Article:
Friday, November 10, 2006

Neither all that

nor a bag of chips. My local library branch, that is. I'd been meaning to get my ass over there, it being walking distance from my apartment, and today I finally got around to it, and it was unsatisfying. It was great to see so many kids there, yeah, but the adult fiction "section" was nearly non-existent. I managed to find an Elmore Leonard, a John LeCarre, and an Ed McBain that I hadn't read, so it wasn't a total waste, but I can see that I'm going to have to make trips to the main library for my reading material. Feh.

Today's ruminations were about Thanksgiving. I've spent many a holiday by myself, and I learned to enjoy it--sitting around moping and wallowing struck me as an unpleasant way to spend a day off. Some years I'd get an invite from someone; some years I went out by myself; some years I'd clean my apartment thoroughly and then go out--whatever. For Christmas, I'd often go to a bunch of movies--four in two days was my record one year. For the last bunch of years, though, I've obviously been with Dave and his family, and it's going to be strange not doing that this year. We even had everyone--his son, mom, sister, brother-in-law, and BIL's sister and her partner--at our house at least once, which was fun, though challenging, not least because four of those people need gluten-free, three of the four need dairy-free as well, and one also needs soy-, corn-, cinnamon-, and sage-free. I always enjoyed coming up with desserts they could eat. I like Dave's family a lot, and it pains and saddens me to think that they probably think I'm a horrible person right about now. And I know I have to disengage from that--one of the rules of this, apparently, is that we all get to tell our own side of the story to our own families, and our families support us. Though my family doesn't really know very much: my brother knows some stuff, but my parents seem completely uninterested in hearing anything at all, and I don't really feel like telling them. (Yeah, given that i can't talk about work, either, conversations aren't all that deep, or, at least, they don't really touch on anything that's actually happening in my life.)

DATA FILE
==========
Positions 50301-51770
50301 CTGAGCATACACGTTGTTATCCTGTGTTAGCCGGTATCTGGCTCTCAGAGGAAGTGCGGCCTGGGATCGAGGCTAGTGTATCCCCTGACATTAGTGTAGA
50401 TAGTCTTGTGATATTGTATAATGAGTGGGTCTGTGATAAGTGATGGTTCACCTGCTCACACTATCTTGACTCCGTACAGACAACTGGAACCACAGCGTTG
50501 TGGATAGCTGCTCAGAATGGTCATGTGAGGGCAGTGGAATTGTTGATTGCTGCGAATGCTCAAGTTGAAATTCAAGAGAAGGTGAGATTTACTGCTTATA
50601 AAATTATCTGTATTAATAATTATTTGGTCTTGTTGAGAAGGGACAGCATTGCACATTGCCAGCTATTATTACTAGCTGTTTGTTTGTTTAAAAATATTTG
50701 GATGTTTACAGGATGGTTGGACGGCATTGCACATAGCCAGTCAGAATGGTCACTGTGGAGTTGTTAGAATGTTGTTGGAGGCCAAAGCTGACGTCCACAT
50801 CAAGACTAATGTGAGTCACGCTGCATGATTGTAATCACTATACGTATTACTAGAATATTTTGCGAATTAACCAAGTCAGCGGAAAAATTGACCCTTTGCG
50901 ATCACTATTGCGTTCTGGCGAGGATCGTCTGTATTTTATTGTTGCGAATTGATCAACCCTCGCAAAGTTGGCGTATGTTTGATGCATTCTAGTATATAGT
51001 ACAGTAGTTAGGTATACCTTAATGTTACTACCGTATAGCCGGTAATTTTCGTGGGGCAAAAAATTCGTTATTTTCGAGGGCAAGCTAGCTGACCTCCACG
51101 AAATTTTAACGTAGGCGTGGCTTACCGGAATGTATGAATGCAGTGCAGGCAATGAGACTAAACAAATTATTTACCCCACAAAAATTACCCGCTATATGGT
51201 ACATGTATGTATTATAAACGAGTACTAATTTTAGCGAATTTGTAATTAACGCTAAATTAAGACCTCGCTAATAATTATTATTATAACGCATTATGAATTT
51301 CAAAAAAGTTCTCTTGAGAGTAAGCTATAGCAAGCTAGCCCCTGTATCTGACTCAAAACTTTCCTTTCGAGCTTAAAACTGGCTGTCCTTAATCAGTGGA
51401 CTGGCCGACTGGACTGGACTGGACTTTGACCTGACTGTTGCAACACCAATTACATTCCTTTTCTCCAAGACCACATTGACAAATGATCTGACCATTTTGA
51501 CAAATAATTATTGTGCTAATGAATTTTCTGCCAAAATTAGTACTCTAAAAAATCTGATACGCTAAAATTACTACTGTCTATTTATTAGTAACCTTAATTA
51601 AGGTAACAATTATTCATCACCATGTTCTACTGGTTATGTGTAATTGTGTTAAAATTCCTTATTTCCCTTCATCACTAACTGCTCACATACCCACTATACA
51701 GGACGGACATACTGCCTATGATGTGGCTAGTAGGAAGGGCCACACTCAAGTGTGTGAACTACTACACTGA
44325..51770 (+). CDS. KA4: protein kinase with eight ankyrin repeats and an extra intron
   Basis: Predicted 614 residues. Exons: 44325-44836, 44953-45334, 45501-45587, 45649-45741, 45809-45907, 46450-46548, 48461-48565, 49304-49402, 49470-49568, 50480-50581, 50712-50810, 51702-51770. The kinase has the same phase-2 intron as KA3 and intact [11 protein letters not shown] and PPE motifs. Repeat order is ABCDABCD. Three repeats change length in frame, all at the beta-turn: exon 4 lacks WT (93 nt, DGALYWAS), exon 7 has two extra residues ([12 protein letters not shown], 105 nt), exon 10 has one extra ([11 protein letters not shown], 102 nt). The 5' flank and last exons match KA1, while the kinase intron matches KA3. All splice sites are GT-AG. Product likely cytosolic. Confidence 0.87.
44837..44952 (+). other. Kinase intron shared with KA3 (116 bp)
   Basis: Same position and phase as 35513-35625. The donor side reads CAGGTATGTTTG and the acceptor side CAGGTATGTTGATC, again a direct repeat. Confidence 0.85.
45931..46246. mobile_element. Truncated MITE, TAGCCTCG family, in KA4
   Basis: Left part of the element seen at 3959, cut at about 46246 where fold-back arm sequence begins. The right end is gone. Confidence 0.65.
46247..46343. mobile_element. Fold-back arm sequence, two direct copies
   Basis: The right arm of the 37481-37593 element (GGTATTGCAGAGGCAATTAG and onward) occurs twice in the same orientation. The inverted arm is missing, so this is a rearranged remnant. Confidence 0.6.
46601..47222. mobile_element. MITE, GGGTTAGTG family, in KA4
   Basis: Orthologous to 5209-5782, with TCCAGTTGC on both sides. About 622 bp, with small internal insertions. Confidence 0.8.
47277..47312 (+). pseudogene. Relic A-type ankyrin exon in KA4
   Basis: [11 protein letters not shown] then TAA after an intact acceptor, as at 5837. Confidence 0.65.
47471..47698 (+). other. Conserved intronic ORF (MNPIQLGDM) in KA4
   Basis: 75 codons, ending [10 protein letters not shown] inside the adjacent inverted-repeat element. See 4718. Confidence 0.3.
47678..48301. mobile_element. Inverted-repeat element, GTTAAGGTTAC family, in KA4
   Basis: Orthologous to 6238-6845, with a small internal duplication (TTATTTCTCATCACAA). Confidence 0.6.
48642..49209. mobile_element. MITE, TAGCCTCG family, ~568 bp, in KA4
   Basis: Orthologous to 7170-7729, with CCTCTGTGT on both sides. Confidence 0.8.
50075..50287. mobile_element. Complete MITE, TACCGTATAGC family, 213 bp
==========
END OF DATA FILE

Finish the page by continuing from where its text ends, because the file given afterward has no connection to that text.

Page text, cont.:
Meanwhile, I have my apartment back! and they did a fine job--actually scraping off the bubbled paint, plastering, priming, and then painting. When they put the furniture back (after they cleaned the floors! though they need another cleaning), they put one or two things in alternate locations, and it turns out i prefer the alternate locations, so they've also done some interior decorating for me. Now I can hang the rest of my crap on the walls and call it a day.


Blogger Larry Jones said...

My local library is city-run, and over the past twenty years or so, they have reduced services and hours like crazy, because who needs books? You never know what you're going to find when you go there, or if the branch will even be open. I really believe that there is an intentional move to make (most) people less educated. National standardized tests with financial punishment for not passing are a way to make sure that kids learn only what the government wants them to learn. Destroying the public libraries guarantees that even the most energetic nonconformists won't be able to get educated on their own (after learning the answers to the standardizrd tests).